When chef Jeff Klucas created Studio’s Restaurant & Pub’s first menu this year, he wanted to anchor the sandwich section with a cheeseburger guests would identify exclusively with the New Albany, Ind., eatery. After a few experiments, the result was a burger tangled up in blue and bacon.
“McDonald’s  has it’s Big Mac, so we decided the Stuffed Blue Burger would be ours,” Klucas says of the $7.75 sandwich.
Of the 8-ounce patty’s heft, three ounces come from blue cheese and bacon.
“Most places just stuff it in the middle, like a jelly donut,” he says. “But in ours, you’re going to get some cheese and bacon in every bite.”
The fact that Klucas would select a cheese-laden burger as his signature comes as no surprise to George Motz, a Brooklyn, N.Y.-based filmmaker who produced the documentary, “Hamburger America,” in 2005 after years of researching the quintessential American sandwich.
From chef Daniel  Boulud’s truffle-and-foie-gras-laden burger topped with toasted Parmesan to far more pedestrian burger creations, chefs are pushing the envelope with burger toppings—and cheeses of all kinds continually rise to the top of the list.
“It’s clearly the trend to go crazy with burgers, to do the weirdest thing,” says Motz, who followed his film with a book by the same name in 2008. “But there’s no doubt people are having a lot of fun with cheeses. That’s where you see a lot of experiments.”
Like Klucas, Michael Napoli also works cheese directly into the meat for burgers he serves as chef-owner of Gourmet Burger Bistro  in Port Jefferson, N.Y.
“When you do that, that cheese permeates the burger and gives it another depth of flavor,” Napoli says.
The restaurant’s Stuffed Blue Cheese Burger, $10.55, also is marinated in Peter Luger steak sauce before grilling. Meat for its Tuscan Burger, $10.95, is blended with Gorgonzola, parsley and onion that, after grilling, is finished with prosciutto and fontina.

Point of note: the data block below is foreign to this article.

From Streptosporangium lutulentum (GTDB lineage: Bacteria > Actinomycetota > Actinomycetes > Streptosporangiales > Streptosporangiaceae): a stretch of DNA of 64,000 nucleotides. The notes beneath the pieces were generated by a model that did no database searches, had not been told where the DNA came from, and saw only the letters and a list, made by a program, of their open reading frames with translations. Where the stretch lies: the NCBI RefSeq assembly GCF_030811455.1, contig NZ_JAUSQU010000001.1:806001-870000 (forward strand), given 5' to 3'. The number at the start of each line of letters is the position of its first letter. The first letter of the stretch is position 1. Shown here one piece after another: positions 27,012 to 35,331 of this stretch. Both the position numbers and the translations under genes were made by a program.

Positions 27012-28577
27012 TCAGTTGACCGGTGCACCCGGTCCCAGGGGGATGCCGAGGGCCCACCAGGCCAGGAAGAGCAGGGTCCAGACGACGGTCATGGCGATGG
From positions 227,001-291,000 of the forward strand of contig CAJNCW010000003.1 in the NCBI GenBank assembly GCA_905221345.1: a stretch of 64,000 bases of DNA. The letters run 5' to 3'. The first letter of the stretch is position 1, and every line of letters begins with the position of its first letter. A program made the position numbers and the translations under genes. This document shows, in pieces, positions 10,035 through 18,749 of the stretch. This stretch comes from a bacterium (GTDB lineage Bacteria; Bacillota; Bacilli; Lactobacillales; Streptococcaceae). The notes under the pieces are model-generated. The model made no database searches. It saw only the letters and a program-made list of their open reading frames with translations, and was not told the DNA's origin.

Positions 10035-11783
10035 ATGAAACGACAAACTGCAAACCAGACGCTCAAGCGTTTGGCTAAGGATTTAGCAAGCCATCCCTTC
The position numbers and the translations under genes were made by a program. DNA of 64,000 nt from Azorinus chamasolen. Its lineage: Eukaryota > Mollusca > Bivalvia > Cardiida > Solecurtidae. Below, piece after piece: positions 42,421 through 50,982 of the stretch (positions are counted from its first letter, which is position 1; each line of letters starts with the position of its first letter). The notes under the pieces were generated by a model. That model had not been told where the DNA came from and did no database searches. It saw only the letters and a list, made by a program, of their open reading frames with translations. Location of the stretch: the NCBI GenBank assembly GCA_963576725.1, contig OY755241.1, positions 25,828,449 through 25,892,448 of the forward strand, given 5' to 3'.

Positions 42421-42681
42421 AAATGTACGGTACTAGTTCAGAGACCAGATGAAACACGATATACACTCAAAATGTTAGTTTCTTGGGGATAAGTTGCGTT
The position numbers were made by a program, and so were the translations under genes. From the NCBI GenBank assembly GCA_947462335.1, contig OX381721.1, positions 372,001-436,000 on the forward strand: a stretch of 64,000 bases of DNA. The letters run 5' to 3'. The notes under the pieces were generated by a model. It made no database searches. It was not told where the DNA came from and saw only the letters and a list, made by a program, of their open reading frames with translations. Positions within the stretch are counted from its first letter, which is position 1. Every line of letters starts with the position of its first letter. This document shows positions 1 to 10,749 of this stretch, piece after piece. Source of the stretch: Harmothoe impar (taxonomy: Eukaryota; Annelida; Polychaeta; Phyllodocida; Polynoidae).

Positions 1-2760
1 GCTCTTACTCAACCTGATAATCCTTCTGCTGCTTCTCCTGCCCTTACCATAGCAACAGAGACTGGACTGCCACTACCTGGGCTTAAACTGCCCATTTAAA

“That’s what we do: make premium burgers,” Napoli says. “We’re bringing burgers to a whole new level.”
Top topping choice
Using cheese to elevate the classic burger, however, may be a relatively new development in the century-or-so life of the hamburger. Historian Motz believes the addition of cheese to the sandwich largely is a product of the 1970s. Before that time, when people ordered a hamburger, they expected meat, bread and minimal accoutrements. But today, “even if people ask for a hamburger, they expect cheese to be on there,” he says. “I’ve watched a lot of people eat burgers, and the old-timers almost never order cheese.”
The testimonies of multiple restaurateurs back his “cheese, please” claim. On average, operators interviewed said around 90 percent of all their hamburgers sold are cloaked in cheese. Susan Lintonsmith, chief marketing officer for Greenwood Village , Colo.-based Red Robin Gourmet Burgers , says 83 percent of the chain’s burger creations use cheese in their ingredient lineup, though customers often add more.
“Easily 98 percent of the burgers we sell have cheese,” Napoli says.
Ken Brown, executive chef at The Counter  in Santa Monica, Calif., set the average at 90 percent.
“We will go through almost 120,000 pounds of cheese this year,” Brown says. “That’s a lot of cheese for eight restaurants.”